From: Owain on
Fat Sam wrote:
> I'm actually quite chuffed with how this has turned out.
> I paid �170 for it, 8 months ago, and now I've sold it on for �102. That's 8
> months driving for only �68.

Could be slightly less than that, if there was more petrol in the car
when you bought it than when you sold it!

And mind and check all the crevices for loose change before you part
with the vehicle.


From: Lord Edam de Fromage on
In article <D_GdnRwTtseOPBPbRVnytAA(a)>,
admin(a) says...
> "colm" <C(a)C.C.C.C> wrote in message
> news:MPG.20f8af50b03ac3fc98a2bf(a)
> > Akiralx [alex1385(a)] said:
> >>
> >> "Niel J Humphreys" <admin(a)> wrote in message
> >> news:EradnVnBMb2aORDbRVnyhQA(a)
> >>
> >> >> Write a receipt out saying something like "I [buyers name] hereby
> >> >> confirm that I have taken away the vehicle [vehicle registration mark]
> >> >> as advertised on ebay.
> >> >>
> >> >> Date is and both sign it, get a witness.
> >> >
> >> >
> >> > Paypal won't accept that as a proof of delivery in the event of a
> >> > claim.
> >>
> >> I though things like cars and white goods etc were exempt from the POD
> >> proviso in the Buyer Complaint Policy as they can't be posted?
> >
> > They are
> Ooo didn't know that.

Lots of people don't know that (usually because they don't read user


though it isn't in the user agreement any more. They took it out of that
and hid it away in a help page answer. Sales of motor vehicles and boats
are one of the few things explicitly excluded from paypal buyer

From: Andy Whitfield on
"Fat Sam" <samandjanetknox(a)> wrote in message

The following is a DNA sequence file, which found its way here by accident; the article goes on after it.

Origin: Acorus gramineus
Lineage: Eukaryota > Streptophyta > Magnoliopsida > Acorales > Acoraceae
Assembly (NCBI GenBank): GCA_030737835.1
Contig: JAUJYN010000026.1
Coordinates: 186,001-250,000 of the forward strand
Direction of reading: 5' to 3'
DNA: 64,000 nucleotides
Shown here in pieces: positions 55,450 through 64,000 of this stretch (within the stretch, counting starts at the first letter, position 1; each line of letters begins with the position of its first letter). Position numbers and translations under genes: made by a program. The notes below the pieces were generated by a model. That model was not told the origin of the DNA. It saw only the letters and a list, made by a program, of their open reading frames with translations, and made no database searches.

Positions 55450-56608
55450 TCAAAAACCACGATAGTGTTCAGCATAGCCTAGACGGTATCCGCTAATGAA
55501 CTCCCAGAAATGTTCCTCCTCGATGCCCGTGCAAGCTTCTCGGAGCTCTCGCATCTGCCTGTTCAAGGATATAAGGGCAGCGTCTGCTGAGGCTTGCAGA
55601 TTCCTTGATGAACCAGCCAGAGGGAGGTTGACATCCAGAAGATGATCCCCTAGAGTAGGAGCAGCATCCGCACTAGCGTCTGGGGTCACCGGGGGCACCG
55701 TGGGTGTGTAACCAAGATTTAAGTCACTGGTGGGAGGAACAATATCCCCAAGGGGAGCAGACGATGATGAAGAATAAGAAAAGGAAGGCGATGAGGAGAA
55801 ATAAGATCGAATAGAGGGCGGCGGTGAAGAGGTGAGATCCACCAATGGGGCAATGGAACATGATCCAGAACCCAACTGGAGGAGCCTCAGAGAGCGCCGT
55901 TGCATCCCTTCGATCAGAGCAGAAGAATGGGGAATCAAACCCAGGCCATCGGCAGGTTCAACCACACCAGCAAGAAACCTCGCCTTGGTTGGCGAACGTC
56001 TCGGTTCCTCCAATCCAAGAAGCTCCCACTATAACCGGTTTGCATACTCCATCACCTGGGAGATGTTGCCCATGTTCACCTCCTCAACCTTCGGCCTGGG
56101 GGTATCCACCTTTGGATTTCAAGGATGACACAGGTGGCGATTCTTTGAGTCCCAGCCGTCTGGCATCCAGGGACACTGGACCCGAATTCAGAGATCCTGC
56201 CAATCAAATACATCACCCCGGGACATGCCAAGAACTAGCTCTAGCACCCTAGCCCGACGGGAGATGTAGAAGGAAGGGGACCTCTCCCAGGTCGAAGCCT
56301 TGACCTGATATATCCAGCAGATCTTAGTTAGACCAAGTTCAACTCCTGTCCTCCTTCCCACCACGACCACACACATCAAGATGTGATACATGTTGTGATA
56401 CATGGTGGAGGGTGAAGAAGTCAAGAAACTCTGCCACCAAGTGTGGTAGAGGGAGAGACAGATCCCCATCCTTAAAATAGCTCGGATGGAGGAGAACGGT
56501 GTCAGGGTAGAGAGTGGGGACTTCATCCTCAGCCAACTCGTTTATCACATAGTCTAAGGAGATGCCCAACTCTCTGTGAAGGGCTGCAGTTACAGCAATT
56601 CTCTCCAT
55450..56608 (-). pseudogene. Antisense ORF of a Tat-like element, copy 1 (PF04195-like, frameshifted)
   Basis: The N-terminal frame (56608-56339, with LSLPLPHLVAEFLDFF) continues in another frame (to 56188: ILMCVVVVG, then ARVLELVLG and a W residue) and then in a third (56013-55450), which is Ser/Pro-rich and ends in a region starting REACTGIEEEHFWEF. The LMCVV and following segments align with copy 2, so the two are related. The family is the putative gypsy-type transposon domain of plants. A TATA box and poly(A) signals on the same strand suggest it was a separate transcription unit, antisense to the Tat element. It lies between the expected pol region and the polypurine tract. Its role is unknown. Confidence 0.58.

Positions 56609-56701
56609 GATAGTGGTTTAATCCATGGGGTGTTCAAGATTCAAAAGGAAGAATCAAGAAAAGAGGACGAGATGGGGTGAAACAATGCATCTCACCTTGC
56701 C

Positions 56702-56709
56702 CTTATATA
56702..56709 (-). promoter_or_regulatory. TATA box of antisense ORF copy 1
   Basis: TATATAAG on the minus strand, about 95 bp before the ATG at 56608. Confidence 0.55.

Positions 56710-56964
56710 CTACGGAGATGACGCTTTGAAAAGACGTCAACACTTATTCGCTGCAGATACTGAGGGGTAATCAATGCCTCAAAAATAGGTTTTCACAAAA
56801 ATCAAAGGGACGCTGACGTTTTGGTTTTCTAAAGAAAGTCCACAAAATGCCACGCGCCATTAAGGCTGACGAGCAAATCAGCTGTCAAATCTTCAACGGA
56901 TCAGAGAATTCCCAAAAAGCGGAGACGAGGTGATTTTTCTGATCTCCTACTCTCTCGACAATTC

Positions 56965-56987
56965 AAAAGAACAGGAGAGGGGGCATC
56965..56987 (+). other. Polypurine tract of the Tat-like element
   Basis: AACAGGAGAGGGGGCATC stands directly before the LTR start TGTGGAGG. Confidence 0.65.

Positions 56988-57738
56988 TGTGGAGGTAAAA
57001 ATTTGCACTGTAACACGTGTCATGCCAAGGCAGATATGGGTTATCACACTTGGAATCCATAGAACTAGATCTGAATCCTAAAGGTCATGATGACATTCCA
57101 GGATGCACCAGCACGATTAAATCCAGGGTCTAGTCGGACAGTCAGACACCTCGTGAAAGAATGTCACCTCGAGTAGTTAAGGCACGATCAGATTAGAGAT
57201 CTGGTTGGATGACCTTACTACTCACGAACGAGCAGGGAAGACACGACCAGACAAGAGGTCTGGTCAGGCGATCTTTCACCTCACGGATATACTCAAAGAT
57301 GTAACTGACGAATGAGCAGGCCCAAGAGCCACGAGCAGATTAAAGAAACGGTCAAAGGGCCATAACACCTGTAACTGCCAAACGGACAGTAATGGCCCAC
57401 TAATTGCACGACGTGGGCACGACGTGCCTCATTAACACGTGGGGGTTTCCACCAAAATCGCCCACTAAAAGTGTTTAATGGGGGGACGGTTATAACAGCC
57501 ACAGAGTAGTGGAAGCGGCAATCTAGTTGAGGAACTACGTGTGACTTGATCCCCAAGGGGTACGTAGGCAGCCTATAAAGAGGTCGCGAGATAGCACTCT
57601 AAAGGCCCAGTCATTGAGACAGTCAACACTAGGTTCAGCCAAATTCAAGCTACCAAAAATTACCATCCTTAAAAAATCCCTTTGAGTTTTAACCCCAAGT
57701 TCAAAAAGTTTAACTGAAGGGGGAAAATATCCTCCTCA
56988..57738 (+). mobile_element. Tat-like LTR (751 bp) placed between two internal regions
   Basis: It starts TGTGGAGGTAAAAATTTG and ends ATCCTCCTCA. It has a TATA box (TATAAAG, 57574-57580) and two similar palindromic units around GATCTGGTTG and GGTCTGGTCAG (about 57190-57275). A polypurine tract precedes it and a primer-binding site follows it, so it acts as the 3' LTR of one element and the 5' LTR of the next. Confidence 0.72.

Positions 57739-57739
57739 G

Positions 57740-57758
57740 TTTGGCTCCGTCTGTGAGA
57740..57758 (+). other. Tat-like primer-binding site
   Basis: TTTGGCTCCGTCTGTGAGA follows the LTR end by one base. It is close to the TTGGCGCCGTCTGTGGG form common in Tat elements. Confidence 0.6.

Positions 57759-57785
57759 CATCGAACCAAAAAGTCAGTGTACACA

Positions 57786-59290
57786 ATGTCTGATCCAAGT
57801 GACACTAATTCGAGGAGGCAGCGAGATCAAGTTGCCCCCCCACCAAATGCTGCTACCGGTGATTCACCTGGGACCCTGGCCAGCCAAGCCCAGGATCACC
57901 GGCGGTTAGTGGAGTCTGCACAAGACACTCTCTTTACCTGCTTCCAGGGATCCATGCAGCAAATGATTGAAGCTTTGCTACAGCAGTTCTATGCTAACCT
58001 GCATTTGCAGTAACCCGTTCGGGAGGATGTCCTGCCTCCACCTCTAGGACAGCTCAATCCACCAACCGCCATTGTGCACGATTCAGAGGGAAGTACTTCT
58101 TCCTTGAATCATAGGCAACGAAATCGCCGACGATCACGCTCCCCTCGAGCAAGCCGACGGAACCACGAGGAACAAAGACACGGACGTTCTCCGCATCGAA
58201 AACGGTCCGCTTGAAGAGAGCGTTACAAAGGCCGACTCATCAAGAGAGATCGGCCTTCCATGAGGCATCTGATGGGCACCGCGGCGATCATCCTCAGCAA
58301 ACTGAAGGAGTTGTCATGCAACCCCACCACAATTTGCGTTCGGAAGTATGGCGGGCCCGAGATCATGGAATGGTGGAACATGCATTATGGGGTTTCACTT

> Willy Eckerslyke wrote:
>> Fat Sam wrote:
>>> 4) The guy might be a dealer in car parts, and see's the car as a
>>> good source of parts, rather than a viable road vehicle?
>>> It wasn't very much at all.
>>> It's an old car, which needs some work before it could even consider
>>> an MOT. It raised �102
>> There you go then. Scrap values are currently so high that yer average
>> car's worth around 70 quid. If you mentioned yours having a new
>> battery or decent tyres or something, he's covered the selling price
>> before he even sees what else is worth removing.
>> So you don't need to worry about the money.
>> But, you do need to consider the legal aspects of him driving it home
>> as he may be hoping to get away without insurance and not bothering to
>> register it in his own name. Make damned sure you fill in the V5c
>> properly and that the address he puts down matches the one on Paypal.
>> DVLA try to make out that the vehicle's still your responsibility
>> until they get the documents through. So you could be liable for any
>> offences he commits.
> Hmmm. Good point.

If the car has no tax or MOT or insurance then it is very likely you will
receive the fines, etc until the DVLA have processed the registration
The reason is, there are lots of ANPR camera everywhere these days. Most on
motorways and A roads but some are now in city centres.
You could end up with fines / points on your licence every time he drives it
for the next few weeks. You could of course appeal to the DVLA but they may
only allow appeals from when they received and/or processed the registration
document. I'd ask the DVLA about it.
Also make sure the buyer brings proof of ID. E.G. driving licence, utility
bill, etc. Otherwise he may give a false name & address. Then the DVLA
and/or police may accuse you of pretending to sell the car and if the buyer
committed any serious offences (like injuring someone) they may accuse you
of the offence.

First  |  Prev  | 
Pages: 1 2 3 4 5
Prev: Paypal payment reversal
Next: Asian eBayers